• Fri. May 20th, 2022

US Senator Padilla hears harrowing story of Indian document dreamer and calls for legislative action

MUMBAI: U.S. Senator Alex Padilla of the Democratic Party, who chairs the Senate Judiciary Subcommittee on Immigration, Citizenship and Border Security, held a hearing titled “Breaking Down Barriers to Legal Migration to Strengthen Our Communities and our economy.
He, along with Sen. Rand Paul of the Republican Party, had introduced a bipartisan bill – “The America’s Children Act” to protect documented dreamers from aging their legal immigration status to age 21.

The hearing included the testimony of Athulya Rajakumar, a documented dreamer, born in India. She is a fresh graduate from the University of Texas at Austin.
Documented (or legal) dreamers are those children who were brought to the United States as children. Their parents entered the United States legally on nonimmigrant visas such as the H-1B. When these children age (reach the age of 21), they can no longer continue on their H-4 dependent visa.
Her heartbreaking story is one of many such stories that documented dreamers spill – of having to transition to an international student visa as they grow older – which means higher fees, restricted work opportunities and scholarships. limitations, fear of having to deport oneself, challenges in obtaining sponsorship for an H-1B visa if they wish to work in the United States, and being cut off from the green card.
The deep-rooted issue behind this is the national cap for green cards, which translates into a decades-long wait for the Indian diaspora waiting for an employment-based green card. According to an earlier study by David Bier, a researcher at the Cato Institute, in April 2020, 1.36 lakh children from Indian families were caught in the backlog of employment-based green card category EB2 and EB3, which had an estimated wait time of 84 years. Bier had pointed out that 62% of those children would grow old without getting a green card.
During the subcommittee hearing, Rajakumar, a member of Improve the Dream, a youth-led organization that advocates equity for documented dreamers over 2 lakh, said she was brought to the States United by her mother when she was four years old with her. six-year-old brother. Her mother left a violent marriage to give them a better life. After graduating from San Jose State University, she got a work visa and a full-time job.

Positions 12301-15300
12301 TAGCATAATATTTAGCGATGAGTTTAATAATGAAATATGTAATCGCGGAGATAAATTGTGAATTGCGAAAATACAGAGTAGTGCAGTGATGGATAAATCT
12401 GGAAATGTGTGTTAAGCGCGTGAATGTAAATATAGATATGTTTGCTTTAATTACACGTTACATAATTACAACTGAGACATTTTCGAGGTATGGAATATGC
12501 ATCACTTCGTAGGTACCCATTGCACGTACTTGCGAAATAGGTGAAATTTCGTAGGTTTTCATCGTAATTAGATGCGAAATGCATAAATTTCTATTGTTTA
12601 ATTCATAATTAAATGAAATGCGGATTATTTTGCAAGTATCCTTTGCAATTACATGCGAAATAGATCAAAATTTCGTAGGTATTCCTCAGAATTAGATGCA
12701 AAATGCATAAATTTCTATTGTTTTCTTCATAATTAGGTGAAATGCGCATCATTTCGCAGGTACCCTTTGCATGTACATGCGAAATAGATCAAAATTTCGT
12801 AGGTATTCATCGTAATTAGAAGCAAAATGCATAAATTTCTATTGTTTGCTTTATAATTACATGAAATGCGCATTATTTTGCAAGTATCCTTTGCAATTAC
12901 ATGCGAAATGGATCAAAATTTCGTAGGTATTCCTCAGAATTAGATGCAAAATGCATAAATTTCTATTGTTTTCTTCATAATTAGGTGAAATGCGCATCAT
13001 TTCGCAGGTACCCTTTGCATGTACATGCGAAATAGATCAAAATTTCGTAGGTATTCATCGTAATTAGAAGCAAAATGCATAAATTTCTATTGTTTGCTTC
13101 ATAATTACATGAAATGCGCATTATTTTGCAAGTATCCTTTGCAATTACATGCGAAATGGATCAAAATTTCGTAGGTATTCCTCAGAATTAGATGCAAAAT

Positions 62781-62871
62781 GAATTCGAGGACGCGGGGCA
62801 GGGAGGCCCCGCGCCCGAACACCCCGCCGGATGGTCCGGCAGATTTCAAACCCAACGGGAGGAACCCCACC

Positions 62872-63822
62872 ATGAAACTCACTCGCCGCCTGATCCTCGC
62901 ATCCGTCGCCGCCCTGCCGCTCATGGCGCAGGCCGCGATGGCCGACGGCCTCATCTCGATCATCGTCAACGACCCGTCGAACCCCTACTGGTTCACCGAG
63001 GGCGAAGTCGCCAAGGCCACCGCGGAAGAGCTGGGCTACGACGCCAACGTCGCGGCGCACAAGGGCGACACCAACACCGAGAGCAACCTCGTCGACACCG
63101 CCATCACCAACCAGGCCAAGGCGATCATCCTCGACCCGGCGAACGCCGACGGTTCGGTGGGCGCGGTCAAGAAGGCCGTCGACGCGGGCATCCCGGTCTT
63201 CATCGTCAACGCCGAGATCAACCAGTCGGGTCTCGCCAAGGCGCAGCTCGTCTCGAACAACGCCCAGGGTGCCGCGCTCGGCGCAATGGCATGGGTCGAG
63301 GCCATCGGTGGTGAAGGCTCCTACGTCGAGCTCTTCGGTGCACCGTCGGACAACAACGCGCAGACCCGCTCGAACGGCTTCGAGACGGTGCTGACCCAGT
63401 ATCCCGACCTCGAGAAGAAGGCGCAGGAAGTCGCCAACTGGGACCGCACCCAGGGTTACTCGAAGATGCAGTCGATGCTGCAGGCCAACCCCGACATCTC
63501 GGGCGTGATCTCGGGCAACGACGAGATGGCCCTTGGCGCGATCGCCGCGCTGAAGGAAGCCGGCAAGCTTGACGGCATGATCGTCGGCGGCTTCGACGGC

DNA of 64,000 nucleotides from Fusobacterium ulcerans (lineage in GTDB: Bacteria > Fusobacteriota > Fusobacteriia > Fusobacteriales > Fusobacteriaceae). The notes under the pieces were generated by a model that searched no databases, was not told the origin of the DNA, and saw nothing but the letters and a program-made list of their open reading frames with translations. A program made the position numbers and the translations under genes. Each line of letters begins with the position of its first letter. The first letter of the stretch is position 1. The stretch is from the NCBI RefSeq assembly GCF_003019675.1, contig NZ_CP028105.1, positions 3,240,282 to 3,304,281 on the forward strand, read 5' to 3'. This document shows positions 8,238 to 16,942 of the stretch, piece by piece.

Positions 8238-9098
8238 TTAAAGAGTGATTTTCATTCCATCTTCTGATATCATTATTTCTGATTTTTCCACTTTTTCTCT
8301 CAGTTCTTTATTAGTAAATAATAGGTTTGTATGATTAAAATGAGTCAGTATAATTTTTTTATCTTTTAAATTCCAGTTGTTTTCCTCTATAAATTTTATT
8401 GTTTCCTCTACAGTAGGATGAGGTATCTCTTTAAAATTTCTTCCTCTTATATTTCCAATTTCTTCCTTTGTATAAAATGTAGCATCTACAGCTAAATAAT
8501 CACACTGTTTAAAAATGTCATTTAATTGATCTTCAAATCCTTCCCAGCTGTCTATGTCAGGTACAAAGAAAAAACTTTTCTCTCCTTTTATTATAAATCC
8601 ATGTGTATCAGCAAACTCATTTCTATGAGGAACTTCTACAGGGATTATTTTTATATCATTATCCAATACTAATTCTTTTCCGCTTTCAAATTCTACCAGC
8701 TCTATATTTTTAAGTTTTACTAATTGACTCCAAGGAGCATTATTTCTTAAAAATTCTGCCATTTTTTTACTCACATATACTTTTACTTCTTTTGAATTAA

In 2012, she applied for a green card for herself and her two children. A decade later, while still late, Rajakumar grew old. “My single mom worked hard to support me and my brother. Things were tough, but I still remember creating happy memories while building our new lives, like eating red, white, and blue popsicles on the 4th of July while driving, through neighborhoods to watch the Christmas lights. and watching my first baseball game at the national stadium. These quintessentially American experiences are not only unforgettable, but part of who I am today.
“I learned at an early age that every aspect of my life would be controlled by my status. I could not participate in the French exchange program at my high school, even if I was president of the French Club because I could not leave the country and guarantee my return. When I applied to colleges. I was considered an international student…” Rajakumar said.
The stress and anxiety these children face is immense. Rajakumar also shared the story of losing his brother, whose purpose was to be an immigration lawyer and speak on behalf of documented dreamers. Unfortunately, he committed suicide.
Self-expulsion is a heavy reality – “I can only describe this life as a mere existence. Not to live, but to survive. I am 23 years old. I should be excited about my goals, but I’m scared because I know they’ll be taken away from me by something I can’t control. She spoke of job offers withdrawn once employers learned of her visa status.
“Improve the Dream hopes that one day everyone who grows up in the United States can become American citizens and contribute fully to our country. Members of this subcommittee can make that a reality by passing America’s Children Act, a bipartisan bill, that would end aging forever and ensure that children like me who are raised and educated with documented status receive a clear opportunity to apply for permanent residency. This bill would create a reality that most Americans probably assume already exists,” she concluded.
Rajakumar also raised the issue of the root cause that needs to be addressed, the green card backlog and loopholes in the immigration system that do not provide a clear pathway to citizenship for long-term legal residents.
During the hearing, Senator Padilla secured a verbal commitment from ranking member John Cornyn and Senate Judiciary Committee Chairman Dick Durbin to work on legislation to rectify the circumstances documented dreamers like Rajakumar have had to do. face in the immigration process.